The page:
DiCaprio gives an intense, dynamic performance. He is the Jay Gatsby of what "The Great Gatsby" should have been – except stripped of any compassion or emotional longing. He contorts his pretty face into a red, burning ball of flesh, throbbing with passion and/or chemicals, in a manner that is altogether terrifying, entrancing and hilarious. He also demonstrates a surprising knack for physical comedy, untapped in his recent more "serious" roles.
Hill has come into his own as an adult actor post-"Superbad." He still plays the chubby, loser best friend. But he is exploring new, exciting variations of that archetype (this time an aspiring WASP with a streak of depravity) and he can certainly carry some of the film's scenes on his own.
Robbie, in a breakout role, is no trophy wife, but a statuesque blond who can purr, bark and bite – all in a Brooklyn accent. The rest of the ensemble toes – or gropes even – the line of caricature as the aid and abet all manners of Belfort's sins.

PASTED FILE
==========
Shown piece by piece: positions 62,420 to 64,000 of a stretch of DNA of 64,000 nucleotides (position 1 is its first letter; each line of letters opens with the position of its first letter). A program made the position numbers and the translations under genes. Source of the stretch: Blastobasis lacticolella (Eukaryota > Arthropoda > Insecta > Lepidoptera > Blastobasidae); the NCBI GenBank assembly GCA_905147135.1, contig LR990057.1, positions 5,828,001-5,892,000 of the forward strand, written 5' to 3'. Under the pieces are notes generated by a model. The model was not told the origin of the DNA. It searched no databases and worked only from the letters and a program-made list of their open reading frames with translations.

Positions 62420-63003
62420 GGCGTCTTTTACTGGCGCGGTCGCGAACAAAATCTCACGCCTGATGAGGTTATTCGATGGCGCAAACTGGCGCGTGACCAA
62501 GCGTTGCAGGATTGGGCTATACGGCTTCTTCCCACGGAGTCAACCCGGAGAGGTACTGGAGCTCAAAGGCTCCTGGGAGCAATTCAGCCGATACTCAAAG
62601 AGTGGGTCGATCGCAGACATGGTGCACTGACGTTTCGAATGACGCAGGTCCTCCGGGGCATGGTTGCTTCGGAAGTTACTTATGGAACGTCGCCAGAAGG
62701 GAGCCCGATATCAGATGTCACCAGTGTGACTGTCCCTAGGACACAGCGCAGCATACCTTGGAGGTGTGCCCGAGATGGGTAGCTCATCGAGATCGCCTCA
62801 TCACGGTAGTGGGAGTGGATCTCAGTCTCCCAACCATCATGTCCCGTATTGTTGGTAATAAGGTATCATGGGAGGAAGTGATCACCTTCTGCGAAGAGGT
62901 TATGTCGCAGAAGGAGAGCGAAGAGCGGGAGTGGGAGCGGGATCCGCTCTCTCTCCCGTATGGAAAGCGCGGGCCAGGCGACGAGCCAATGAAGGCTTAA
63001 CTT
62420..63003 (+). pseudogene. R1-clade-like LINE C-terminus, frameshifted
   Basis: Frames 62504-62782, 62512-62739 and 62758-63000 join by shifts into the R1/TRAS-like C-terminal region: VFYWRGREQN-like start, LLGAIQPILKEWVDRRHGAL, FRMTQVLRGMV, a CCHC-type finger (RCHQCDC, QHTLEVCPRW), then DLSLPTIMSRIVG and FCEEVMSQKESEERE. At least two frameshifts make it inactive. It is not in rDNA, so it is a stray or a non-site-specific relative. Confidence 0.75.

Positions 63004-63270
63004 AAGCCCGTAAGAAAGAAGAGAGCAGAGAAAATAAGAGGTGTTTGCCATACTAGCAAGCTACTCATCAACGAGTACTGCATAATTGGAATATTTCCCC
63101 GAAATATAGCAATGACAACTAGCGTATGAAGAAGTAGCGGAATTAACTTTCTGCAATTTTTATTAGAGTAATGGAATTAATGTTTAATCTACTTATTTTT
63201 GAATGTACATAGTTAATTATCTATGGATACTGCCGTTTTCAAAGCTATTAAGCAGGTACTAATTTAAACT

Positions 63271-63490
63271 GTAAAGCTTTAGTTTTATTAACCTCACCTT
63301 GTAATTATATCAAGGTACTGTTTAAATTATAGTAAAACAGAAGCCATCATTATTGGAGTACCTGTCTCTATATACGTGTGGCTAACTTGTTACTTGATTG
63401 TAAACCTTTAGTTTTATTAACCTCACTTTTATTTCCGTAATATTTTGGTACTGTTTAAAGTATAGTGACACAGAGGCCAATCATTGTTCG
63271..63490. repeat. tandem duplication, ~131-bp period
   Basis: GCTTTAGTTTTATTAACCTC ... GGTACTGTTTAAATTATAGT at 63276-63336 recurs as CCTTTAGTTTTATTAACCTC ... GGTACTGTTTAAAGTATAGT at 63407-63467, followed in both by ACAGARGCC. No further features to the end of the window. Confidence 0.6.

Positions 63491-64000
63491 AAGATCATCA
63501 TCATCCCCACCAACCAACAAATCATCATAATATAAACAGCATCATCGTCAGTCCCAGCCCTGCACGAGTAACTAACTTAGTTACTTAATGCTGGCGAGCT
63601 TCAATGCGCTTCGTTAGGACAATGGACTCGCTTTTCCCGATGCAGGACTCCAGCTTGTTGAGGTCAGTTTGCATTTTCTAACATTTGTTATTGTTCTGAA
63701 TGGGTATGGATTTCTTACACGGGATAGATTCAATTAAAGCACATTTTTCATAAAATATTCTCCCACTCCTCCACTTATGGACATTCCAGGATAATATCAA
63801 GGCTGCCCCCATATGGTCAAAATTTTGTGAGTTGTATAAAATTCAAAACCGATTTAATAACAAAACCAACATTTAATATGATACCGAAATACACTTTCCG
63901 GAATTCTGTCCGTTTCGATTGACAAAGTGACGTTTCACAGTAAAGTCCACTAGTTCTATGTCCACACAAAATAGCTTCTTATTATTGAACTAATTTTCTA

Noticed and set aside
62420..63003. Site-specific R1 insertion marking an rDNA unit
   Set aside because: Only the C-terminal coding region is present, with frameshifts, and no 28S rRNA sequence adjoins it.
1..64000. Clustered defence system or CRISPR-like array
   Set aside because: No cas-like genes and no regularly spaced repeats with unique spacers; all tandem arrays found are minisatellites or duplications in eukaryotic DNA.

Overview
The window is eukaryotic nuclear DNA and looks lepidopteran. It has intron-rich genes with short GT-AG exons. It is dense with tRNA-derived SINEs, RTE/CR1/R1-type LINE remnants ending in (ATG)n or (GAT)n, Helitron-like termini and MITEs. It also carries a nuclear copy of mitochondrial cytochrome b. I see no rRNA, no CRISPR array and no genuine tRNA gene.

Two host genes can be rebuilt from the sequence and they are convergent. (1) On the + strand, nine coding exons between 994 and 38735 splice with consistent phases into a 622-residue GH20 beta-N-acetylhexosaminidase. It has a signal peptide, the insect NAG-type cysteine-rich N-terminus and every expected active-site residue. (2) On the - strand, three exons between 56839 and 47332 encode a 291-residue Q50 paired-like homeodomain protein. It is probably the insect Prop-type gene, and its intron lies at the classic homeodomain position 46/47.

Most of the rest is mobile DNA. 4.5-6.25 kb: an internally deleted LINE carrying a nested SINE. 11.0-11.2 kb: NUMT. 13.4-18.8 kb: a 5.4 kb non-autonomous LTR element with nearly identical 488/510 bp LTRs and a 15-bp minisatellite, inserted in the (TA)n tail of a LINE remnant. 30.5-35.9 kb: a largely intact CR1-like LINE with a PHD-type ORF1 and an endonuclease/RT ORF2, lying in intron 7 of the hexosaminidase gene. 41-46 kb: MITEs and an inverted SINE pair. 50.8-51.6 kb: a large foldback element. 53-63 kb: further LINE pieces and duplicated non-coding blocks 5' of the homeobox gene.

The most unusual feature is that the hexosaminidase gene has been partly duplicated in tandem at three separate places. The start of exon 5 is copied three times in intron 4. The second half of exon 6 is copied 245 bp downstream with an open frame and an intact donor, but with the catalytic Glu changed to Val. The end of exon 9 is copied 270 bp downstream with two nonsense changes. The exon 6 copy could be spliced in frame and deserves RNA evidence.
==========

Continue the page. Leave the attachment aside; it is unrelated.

"The Wolf of Wall Street" – through the mouths and actions of its characters – offends all sorts of sensitivities of political correctness. It's cruel to women, gay men, dwarfs, Italians, marching bands, the Swiss, the English, those suffering physical and mental disabilities, law enforcement and the working class – all so Belfort can have a great time.
If a film's misogynist, homophobic anti-heroes are anti-heroes in the vaguest and most glamorized sense, does that mean the film is misogynist and homophobic? That's a question Scorsese isn't really interested in answering, or any others for that matter. You get the sense he took on the project so he can wax poetically about the escalating stages of a Quaalude high, throw a 175 foot yacht into a monstrous sea storm, and make Matthew McConaughey pound his chest in a tribal war-chant while wearing a $2,000 suit and downing martinis. And like Belfort's pitiable clients, you fall for Scorsese's pitch. Who cares if it's all too good to be true if you're having this much fun?